AcceptME: Evaluation of a digital gamified prevention program based on Acceptance and Commitment Therapy
AbstractBackground: Eating Disorders (ED) constitute a serious public health issue that affects predominantly women and appears typically in adolescence or early adulthood. EDs are associated with significant adverse medical and psychological consequences, and developing successful prevention programs is vital. Prevention programs to date have not shown great effectiveness and thus new approaches (both theoretically and technologically innovative) are needed so as to reach individuals early in the ED trajectory. This paper presents the development of a gamified prevention program (AcceptME ) based on Acceptance and Commitment Therapy. Method: The study used an experimental design and investigated acceptability and effectiveness compared to a wait-list control group among high-risk for EDs young women (N= 88; Mage = 15 years). The prevention group (N= 58) completed 6 internet-based sessions targeting behavior change via helping (using ACT taught principles) a digital character in the game to overcome difficulties. Results: Findings showed that the AcceptME program was perceived as helpful for dealing with body related thoughts and worries and participants particularly liked and found helpful the values and acceptance components of the program. The game storyline was reported to be engaging and aid in learning from the game experience. Repeated measures analyses of variance indicated that the AcceptME prevention program effectively reduced weight and shape concerns, with large resulting effect sizes (Cohen’s d=.91) compared to wait-list controls. Conclusions: The results suggest that the gamified AcceptME prevention program holds promise for the prevention of EDs among young women and is ready for large scale implementation.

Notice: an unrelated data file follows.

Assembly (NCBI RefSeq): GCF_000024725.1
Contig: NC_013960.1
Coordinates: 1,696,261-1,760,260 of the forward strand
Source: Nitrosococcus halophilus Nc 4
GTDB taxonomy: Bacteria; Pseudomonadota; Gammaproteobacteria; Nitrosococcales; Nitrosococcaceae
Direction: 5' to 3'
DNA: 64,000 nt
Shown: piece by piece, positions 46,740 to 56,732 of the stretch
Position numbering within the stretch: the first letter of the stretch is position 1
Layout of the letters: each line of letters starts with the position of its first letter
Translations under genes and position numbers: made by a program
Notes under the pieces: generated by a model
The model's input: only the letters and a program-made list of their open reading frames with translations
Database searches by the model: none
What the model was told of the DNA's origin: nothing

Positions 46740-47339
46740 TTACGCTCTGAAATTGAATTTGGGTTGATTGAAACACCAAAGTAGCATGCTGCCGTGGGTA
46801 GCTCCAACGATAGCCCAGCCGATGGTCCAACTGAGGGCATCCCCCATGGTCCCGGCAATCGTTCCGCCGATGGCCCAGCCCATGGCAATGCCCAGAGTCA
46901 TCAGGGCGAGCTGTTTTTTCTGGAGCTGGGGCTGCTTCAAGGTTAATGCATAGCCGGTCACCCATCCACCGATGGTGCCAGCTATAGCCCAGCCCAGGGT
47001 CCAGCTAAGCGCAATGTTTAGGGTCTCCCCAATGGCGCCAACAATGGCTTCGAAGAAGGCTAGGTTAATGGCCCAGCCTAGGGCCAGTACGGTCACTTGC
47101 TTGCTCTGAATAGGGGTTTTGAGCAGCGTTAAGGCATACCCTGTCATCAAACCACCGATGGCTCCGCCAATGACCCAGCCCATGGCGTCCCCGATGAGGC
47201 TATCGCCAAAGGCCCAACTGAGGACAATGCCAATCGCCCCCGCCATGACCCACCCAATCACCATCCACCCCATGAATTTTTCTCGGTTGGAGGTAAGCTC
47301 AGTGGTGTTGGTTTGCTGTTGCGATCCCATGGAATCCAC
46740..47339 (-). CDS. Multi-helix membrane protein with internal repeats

Copyright (c) 2017 M. Karekla, P. Nicolao
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